Cognitive Behavioural Therapy (CBT) for eating disorders is the way to go. So, why is it underused?
The worldwide consensus among scientists is that Cognitive Behavioural Therapy (CBT) is the best choice for treating eating disorders. Many tried and tested CBT protocols are available, but according to several publications (for example Waller et al., 2012) these protocols are often ignored. Frequently CBT-trained practitioners use interventions that have not been proven to be effective. Why does this “therapist drift” occur and what can we do about it?
Prof. dr. Sandra Mulkens (FHML/ FPN), professor in Feeding and Eating Disorders, recently published Behaviour Research and Therapy which explores “therapist drift” in the treatment of people with eating disorders. Mulkens’ goal was to replicate and expand Waller’s study.
For this study, 139 Dutch therapists were asked to participate and subsequently analysed. All participants are active in the field of eating disorders and trained in CBT. By means of a survey, Mulkens asked them about the use of specific techniques in their treatment of eating disorders, their convictions (i.e., about the importance of the therapeutic alliance and pre-treatment motivational techniques), insecurity, and personality. Mulkens’ results confirmed those of Waller: therapists more often used methods proven less effective than CBT in their daily work. Even though 83% of respondents said they used CBT-protocols, not all of these effective techniques are used systematically. Core CBT-techniques such as food diaries, exposure and cognitive restructuring (see sidebox) were only used by 40% of the participants. Less than 30% of the respondents weighed their clients each session, and 73% used motivational interviewing before starting the treatment, which is proven to have no effect.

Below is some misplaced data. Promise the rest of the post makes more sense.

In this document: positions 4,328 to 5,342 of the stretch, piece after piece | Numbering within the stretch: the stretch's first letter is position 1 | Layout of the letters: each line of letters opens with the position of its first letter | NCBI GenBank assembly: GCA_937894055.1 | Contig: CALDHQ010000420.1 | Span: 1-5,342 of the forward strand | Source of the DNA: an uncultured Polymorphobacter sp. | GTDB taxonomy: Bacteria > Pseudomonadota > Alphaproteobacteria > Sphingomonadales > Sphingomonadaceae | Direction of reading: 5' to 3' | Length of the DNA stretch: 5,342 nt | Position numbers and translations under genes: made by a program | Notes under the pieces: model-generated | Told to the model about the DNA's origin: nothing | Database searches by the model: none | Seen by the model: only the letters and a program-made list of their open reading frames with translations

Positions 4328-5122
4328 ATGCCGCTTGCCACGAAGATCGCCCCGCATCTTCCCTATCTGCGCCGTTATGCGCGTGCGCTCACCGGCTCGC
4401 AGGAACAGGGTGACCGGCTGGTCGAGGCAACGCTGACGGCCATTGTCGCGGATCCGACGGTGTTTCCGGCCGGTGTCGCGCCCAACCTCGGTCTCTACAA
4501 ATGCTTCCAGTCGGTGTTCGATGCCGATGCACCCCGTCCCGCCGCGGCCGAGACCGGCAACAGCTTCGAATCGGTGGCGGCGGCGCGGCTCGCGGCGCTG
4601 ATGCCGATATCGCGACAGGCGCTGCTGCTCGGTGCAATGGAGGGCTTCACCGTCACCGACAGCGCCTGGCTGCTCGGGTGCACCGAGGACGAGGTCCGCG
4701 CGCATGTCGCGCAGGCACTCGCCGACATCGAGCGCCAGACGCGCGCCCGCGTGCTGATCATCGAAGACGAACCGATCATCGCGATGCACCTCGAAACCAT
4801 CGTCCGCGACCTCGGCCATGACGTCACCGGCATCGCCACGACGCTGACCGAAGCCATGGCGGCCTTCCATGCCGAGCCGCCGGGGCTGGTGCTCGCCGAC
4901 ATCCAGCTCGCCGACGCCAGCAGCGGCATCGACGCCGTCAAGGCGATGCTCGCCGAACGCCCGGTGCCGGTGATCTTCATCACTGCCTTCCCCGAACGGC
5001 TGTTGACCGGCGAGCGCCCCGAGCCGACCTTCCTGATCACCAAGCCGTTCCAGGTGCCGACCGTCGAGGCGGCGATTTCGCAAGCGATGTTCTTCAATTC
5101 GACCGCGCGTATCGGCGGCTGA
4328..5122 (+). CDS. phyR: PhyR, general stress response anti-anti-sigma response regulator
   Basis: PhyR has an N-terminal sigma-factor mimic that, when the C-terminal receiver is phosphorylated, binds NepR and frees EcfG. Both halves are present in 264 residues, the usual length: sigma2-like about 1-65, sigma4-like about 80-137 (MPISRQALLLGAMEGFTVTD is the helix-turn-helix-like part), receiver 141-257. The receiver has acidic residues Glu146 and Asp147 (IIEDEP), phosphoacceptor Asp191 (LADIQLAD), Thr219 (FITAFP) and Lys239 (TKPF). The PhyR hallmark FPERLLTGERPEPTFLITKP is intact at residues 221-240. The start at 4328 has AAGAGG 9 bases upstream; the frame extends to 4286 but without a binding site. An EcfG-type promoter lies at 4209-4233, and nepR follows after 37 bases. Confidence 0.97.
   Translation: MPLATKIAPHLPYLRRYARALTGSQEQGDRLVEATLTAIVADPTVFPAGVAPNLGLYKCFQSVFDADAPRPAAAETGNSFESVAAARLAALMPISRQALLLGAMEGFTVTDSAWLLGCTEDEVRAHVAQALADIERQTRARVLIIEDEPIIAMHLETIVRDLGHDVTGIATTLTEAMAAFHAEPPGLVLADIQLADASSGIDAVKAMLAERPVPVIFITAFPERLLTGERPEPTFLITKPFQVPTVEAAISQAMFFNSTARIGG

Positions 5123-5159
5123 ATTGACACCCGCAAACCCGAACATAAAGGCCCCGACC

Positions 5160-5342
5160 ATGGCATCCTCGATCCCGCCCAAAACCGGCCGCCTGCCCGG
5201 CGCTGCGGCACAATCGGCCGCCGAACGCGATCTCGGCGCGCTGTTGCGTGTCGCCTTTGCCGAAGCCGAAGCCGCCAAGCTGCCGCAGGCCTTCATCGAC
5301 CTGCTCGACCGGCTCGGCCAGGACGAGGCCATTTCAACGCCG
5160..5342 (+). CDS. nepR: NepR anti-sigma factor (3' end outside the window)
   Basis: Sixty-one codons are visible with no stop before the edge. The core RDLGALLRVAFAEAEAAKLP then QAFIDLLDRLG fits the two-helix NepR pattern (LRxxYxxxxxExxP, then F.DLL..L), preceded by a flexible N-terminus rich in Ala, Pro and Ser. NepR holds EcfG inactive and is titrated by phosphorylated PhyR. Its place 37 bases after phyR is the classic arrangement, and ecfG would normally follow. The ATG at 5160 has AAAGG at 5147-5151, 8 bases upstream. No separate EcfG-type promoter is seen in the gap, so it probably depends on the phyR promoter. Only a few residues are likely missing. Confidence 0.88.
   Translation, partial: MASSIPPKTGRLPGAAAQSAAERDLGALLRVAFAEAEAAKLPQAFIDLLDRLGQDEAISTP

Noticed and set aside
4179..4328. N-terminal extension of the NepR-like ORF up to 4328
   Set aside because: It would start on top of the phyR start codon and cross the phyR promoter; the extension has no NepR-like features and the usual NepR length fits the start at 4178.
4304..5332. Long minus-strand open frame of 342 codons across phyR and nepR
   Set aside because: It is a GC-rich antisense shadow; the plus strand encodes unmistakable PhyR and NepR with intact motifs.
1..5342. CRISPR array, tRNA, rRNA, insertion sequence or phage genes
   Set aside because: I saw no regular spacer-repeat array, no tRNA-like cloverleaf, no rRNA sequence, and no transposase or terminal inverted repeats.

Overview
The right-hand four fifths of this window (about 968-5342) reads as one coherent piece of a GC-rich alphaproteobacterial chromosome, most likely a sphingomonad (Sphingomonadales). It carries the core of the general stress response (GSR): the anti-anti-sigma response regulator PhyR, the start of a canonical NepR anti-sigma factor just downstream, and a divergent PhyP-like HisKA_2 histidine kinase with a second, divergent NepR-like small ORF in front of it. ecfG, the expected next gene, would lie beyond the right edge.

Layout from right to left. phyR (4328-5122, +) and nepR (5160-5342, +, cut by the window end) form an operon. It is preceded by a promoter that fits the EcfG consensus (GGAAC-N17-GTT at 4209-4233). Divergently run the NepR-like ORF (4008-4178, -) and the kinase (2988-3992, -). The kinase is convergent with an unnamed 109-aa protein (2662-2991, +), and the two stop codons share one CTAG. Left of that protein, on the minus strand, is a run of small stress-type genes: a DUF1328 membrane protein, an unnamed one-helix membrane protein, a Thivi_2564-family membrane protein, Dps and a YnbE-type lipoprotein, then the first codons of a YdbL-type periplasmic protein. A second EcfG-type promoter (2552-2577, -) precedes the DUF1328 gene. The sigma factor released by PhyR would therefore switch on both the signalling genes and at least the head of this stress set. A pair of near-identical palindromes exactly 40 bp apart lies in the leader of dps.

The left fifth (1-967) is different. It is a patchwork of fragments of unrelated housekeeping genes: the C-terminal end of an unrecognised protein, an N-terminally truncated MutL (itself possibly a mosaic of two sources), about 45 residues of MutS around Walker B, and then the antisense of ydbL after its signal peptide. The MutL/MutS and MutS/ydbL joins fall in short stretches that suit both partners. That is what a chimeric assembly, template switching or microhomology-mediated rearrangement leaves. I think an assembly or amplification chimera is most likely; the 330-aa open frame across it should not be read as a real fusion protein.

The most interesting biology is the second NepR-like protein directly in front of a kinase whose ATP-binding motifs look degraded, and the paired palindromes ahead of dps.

What to do about “therapist drift”?
How can this “therapist drift” be explained? Mulkens and her team found some interesting correlations. Therapists with a strong faith in the therapeutic relationship with a client, are less likely to employ effective CBT-techniques. The fear-level of therapists also plays a part. Practitioners who scored high on the IUS (Intolerance of Uncertainty Scale) will not easily use behavioural techniques with uncertain outcomes, such as exposure and behavioural experiments.
How will this affect the education and supervision of practitioners? The results suggest that increasing therapist competence is not only a matter of training. There needs to be attention for the factors that cause therapists to not use CBT, such as the beforementioned fear and convictions. Therapists need to be reminded that behaviour change in eating disorders does not come from good client-therapist relationships, but the other way around. In order to create a good relationship with your client, you’ll need to offer them effective treatment that will increase their trust in you.
Cognitive Behavioural Therapy: is a set of intervention techniques that focus on changing thoughts, accompanying feelings and subsequent behaviours in (mental) health problems. These techniques include cognitive restructuring and exposure. CBT was originally created to treat depression, but is now used for other mental conditions such as anxiety disorders and eating disorders.
Exposure therapy involves exposing the patient to the anxiety source or its context and aims to let the patient discover that the feared outcome will not happen (in other words: that his catastrophic cognition is not true)
Cognitive restructuring is the process of investigating irrational beliefs/ identifying cognitive distortions and replace them by more functional and rational alternatives.
Sandra Mulkens was recently interviewed by Volkskrant for her views on orthorexia. Read that article here.
The article Behaviour Research and Therapy is published here (requires account).